Exploring Future Scenarios with the Changing Climate
The growing number of high-intensity acute physical hazards like wildfires and floods have been a source of increasing alarm and concern for public and commercial interests alike. Right now, an explosion of global meteorological measurements from geospatial data sources is creating an enormous amount of actionable intelligence about climate change. Analysts and decision makers can use this new information to make better decisions on climate related policy, planning, and sustainable investing. Innovations in large scale data analysis and modeling have led to high fidelity models of fundamental climate variables. Most recently, the Phase 6 of climate modeling based on the latest Climate Assessment Report (AR6) from the Intergovernmental Panel on Climate Change (IPCC) promises to create a common framework to assess forward-looking climate patterns under different scenarios over the next eighty years. . If you are curious as to how all this innovation allows for a better understanding of climate and the dangers your neighborhood may face, read on.
Climate Scenarios: Here is what goes into them
Climate change isn’t isolated to a single suburb, city or region – it is a fundamentally global phenomena that impacts the Earth’s surface. Accurately modeling climate change requires a deep understanding of the different components of the Earth’s systems including the atmosphere, oceans, land, and cryosphere.. Each of these systems are represented by a collection of fundamental variables:
- air temperature
- moisture and precipitation levels for the atmosphere
- ocean temperature
- ocean water salinity
- water circulation for the oceans
- carbon absorption
- forests and land use type
- soil structure
- land use types for the terrestrial system
- sea ice and glaciers for the cryosphere
Since these systems are natively interconnected, modeling the changing climate requires making assumptions on how these subsystems will evolve over time under different scenarios of anthropogenic activity. In order to make these complicated, interrelated facets and the mountains of data associated with them more actionable, the IPCC has defined two critical components for consideration. The IPCC has defined the shared socioeconomic pathways (SSPs), indicative of the social and economic activities and the representative concentration pathways (RCPs) indicative of GHG gas emission concentrations. Being complementary, the SSP-RCP combination allows for a meaningful high-level interpretation of a scenario. These scenarios have been categorically defined to simplify and broadly capture the underlying assumptions on how we progress as a society with climate issues:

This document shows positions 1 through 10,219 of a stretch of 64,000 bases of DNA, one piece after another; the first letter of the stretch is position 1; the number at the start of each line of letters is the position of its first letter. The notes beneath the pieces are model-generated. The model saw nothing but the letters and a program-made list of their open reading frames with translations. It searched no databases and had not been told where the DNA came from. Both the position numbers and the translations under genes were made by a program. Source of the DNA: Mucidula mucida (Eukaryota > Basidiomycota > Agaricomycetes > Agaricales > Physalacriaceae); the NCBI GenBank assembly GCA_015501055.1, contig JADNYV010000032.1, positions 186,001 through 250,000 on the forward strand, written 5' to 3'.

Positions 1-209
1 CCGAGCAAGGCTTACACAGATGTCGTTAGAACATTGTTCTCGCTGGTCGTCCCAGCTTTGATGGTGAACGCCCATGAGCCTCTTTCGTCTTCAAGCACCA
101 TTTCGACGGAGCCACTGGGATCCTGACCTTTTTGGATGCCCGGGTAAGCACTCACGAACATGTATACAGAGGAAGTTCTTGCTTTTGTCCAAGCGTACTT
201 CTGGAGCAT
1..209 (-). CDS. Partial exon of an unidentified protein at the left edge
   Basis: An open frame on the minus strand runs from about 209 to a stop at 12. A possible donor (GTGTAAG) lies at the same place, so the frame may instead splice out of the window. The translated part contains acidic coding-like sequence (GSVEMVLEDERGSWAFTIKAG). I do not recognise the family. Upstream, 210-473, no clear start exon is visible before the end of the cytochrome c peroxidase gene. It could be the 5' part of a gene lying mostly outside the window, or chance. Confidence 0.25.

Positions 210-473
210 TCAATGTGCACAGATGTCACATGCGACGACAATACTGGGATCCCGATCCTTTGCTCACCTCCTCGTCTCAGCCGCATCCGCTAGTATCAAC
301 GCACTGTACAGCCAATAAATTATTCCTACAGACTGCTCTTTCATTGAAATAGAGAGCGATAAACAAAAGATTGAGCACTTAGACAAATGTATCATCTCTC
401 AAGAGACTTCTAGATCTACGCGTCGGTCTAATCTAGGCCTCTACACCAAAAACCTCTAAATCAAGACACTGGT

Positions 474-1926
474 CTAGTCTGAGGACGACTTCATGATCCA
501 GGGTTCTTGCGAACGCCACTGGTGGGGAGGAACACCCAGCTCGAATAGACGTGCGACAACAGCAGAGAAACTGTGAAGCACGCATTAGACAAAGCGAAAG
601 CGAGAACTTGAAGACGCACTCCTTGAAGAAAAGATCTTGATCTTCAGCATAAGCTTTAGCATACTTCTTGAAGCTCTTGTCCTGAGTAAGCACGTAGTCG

- SSP5-RCP8.5 indicates a likely Business as Usual (BAU) scenario. In this scenario, the socioeconomic define hard challenges to mitigation and continued fossil fuel dependence resulting in a likely 8.5 W/sq m of additional energy across the planet by the end of the century relative to pre-industrial conditions.
- SSP2-RCP4.5 indicates a likely Middle of the Road (MOR) scenario. In that scenario, the socioeconomics define moderate challenges to adaptation and mitigation and slow progress towards achieving the UN’s Sustainable Development Goals (SDGs). This would likely result in a 4.5 W/sq m additional energy across the planet by the end of the century.
Modeling the Earth system is complex. It is a task that has kept some of the brightest minds of our generation busy and will continue to challenge future generations.
Decoding Near-Term Climate Projections
Under different SSP scenarios using the state-of-the-art climate models, we can create projections of the fundamental variables over the coming decades. Since these are complex scenarios, climate scientists will often use a collection of models, called a model ensemble, instead of a single model, when making predictions. Climate scientists also create models of future physical hazards. Each of the models makes a different set of assumptions when estimating fundamental variables and physical hazard outcomes.
Considering these are complex systems, climate scientists typically use a collection of CMIP6 climate models (called a climate model ensemble) or a collection of simulations from a single model to project future scenarios. The simplest actionable outputs from a model ensemble are the ensemble mean and ensemble variance. Like the ensembles of models for fundamental variables, model ensembles can be created for physical hazards. Such hazard models can also account for and quantify the associated uncertainties in the climate models: parametric uncertainties capturing doubts the model has on the values of the fundamental variables and structural uncertainties capturing doubts about the relationship between fundamental variables and inputs to the model.
Ensemble means of model outputs of such hazards can be projected as monthly, annual, or decadal maps. For simplicity, here I show an example of a map from one of the CMIP6 models, the Centre National de Recherches Météorologiques Earth System Model version 2.1 (CNRM-ESM2-1), with the map itself being the mean of 5 individual projections from the model. The map shows the projected burned area fraction, i.e. the estimate of percentage of land surface that is covered by burned area, for Aug 2020 and Aug 2030 under SSP5-8.5. In general, we see that while the regions where wildfires and therefore estimated burned areas remain largely the same, the intensity of fires or the extent of burned area does vary in those regions. We also see the projection of a few new areas like Western Malaysia and the Nordics, where there have been limited fires in the past, showing a higher density of projected burned area.